a solo dance is not good enough

Sometimes, some health news alarms me, like this one which suggests we party to keep away dementia.

Because, I cannot party. Not because I don’t want to, but because partying means you have a social circle that accepts you into its fun-making, and a support system that allows a measure of spontaneity, and a personal nature that can set aside all bothersome thoughts and responsibilities to wear dancing shoes and a beaming smile.

A calm and outgoing personality” needs a possibility of venues to implement that outgoingness 🙂 Social contact may be a way to stave off dementia, but it cannot be my way. Most of my interactions with fellow humans is by reading what they write (I gobble books) or through online groups, or through a sense of sharing (however limited) that blogging gives me. I enjoy a sprinkling of phone conversations with friends who stay in touch even though we never can meet. That, according to another article I read, does not count as being socially active. You have to go out and meet them, period.

Funny, too, that many such articles also imply/ state that lack of social activity co-exists/ indicates/ increases probability of chronic distress.

I am not asocial by choice but by circumstance, but even earlier, I was that evil thing called “introvert” which is treated almost like a skin disease that needs the application of stern measures for my good 🙂

I do wish people would not assume that someone who is content to stay alone would be as distressed/ isolated as one who does so out of fear/ social inadequacy, and I do wish that people would not confuse between people who choose to stay isolated for fear/ negative reasons (but still, they choose) with others who are forced into such a situation because of lack of support systems and sheer empathy of others who could have helped.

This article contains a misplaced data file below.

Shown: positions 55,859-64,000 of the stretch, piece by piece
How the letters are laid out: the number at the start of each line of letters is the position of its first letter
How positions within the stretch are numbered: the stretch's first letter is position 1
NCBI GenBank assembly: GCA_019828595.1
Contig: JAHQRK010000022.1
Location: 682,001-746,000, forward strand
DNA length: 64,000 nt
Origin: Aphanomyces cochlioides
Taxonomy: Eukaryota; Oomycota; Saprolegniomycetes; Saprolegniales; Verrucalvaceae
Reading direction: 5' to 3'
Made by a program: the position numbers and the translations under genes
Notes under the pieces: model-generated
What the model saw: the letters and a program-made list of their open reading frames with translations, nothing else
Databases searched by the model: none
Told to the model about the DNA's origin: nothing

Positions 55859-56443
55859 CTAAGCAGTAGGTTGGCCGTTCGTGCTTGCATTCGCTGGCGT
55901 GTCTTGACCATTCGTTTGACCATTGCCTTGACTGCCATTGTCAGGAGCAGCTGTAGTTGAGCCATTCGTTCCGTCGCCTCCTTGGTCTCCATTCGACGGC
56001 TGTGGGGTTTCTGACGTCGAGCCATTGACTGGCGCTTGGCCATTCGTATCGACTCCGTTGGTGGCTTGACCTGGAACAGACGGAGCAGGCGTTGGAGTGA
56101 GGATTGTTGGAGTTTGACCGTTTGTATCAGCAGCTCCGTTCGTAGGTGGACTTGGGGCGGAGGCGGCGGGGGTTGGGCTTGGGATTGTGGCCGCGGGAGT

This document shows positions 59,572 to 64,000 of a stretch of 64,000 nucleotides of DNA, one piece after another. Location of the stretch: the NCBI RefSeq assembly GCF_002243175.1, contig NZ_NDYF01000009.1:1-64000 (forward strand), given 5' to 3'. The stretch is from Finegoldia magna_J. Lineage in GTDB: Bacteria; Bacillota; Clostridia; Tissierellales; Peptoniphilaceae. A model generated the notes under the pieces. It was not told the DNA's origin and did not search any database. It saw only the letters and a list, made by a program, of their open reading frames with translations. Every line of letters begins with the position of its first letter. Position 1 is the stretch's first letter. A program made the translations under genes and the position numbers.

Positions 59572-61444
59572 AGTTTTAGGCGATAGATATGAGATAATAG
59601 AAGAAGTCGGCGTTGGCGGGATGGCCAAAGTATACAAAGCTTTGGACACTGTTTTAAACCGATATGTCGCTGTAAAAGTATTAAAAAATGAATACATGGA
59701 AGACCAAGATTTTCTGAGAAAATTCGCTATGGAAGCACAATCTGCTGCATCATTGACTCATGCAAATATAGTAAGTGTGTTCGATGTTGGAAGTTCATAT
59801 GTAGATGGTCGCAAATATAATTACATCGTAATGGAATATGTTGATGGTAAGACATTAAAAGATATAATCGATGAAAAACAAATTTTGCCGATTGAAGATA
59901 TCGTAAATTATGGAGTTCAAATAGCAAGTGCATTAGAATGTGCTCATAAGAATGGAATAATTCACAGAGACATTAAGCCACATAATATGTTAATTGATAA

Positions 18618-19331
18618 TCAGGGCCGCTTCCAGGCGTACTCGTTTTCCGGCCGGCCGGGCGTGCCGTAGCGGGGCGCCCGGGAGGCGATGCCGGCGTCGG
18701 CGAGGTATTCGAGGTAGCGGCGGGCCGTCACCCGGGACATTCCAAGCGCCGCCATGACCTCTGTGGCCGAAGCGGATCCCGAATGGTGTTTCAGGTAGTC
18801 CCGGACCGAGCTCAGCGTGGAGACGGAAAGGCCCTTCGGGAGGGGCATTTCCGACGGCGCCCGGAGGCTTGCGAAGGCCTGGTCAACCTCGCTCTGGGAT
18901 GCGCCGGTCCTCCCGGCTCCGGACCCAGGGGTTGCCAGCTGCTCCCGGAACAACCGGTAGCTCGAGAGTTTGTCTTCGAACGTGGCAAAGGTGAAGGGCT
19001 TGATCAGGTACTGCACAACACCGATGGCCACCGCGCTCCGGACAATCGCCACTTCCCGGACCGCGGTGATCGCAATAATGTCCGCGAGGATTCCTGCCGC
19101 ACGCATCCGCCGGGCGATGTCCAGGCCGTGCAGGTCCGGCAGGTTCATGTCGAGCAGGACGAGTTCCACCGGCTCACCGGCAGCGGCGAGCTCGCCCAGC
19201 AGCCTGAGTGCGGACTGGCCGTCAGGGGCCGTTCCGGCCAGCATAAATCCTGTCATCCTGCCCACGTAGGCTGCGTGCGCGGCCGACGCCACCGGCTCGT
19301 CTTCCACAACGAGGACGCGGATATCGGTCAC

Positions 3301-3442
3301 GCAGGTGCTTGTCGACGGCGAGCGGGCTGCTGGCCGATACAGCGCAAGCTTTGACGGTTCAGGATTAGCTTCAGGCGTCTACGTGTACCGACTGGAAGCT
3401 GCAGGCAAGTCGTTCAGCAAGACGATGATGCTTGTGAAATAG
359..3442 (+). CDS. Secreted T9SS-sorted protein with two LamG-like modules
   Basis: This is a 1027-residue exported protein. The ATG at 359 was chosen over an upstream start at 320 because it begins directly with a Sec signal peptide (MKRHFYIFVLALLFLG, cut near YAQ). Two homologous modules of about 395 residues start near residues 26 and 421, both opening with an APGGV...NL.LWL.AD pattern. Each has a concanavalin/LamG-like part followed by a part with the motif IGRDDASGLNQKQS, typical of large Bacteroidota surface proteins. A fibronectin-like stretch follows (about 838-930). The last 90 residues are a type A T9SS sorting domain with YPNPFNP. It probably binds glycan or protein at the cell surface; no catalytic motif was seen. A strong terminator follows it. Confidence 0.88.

Calm and outgoing is good, of course, especially if we look at biology and evolutionary imperatives. Being socially active makes evolutionary sense, so treating extroversion as normal has roots deep into our DNA. An ape stood less of a chance to survive in the wild alone, and a better chance if part of a group that could collectively guard against enemies, and collectively locate and share food, or groom its young. Equally explainable from the evolution point of view, is the suspicion in a group of one who is not that social–what is that member contributing to the group, is that an enemy, and so on…

The health implications of isolation may also spring from deep inside us, when isolation from a tribe was equal to danger, stress, and early death. I don’t know…I am speculating 🙂

Thinking further, given where we are now in terms of mutual dependence in actual terms, perhaps we are not really that bound to the sociability of others for our own survival any more. Maybe we can stop knee-jerk reactions to introversion, both when seen in others, and when seen in ourselves. Perhaps this is as inappropriate as reacting with a full physiological reaction of fight/ fright if a boss or teacher yells (they are not alpha males about to draw us into a fight-unto-death fight, or so I like to believe 🙂 ).

I wonder what studies say about that…must read up more to see how “socially active” is decomposed into its elements…

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About Swapna Kishore
I'm a writer, blogger, and resource person for dementia/ caregiving in India, and deeply concerned about dementia care in India. On this blog I share my own caregiving journey, my experiences as a resource person for dementia care, and musings on life, aging, dementia in India, and such sundries. More about me and the work I do for dementia care in this set of pages: https://swapnawrites.wordpress.com/about-contact/

One Response to a solo dance is not good enough

  1. austere says:

    I think this research is way over rated.
    As long as you are comfortable in your skin, how does it matter?

    Compulsory chit chat and wearing the happy face is as bad as back to back Ekta Kapoor serials prime time- I refuse to comply, I rebel.

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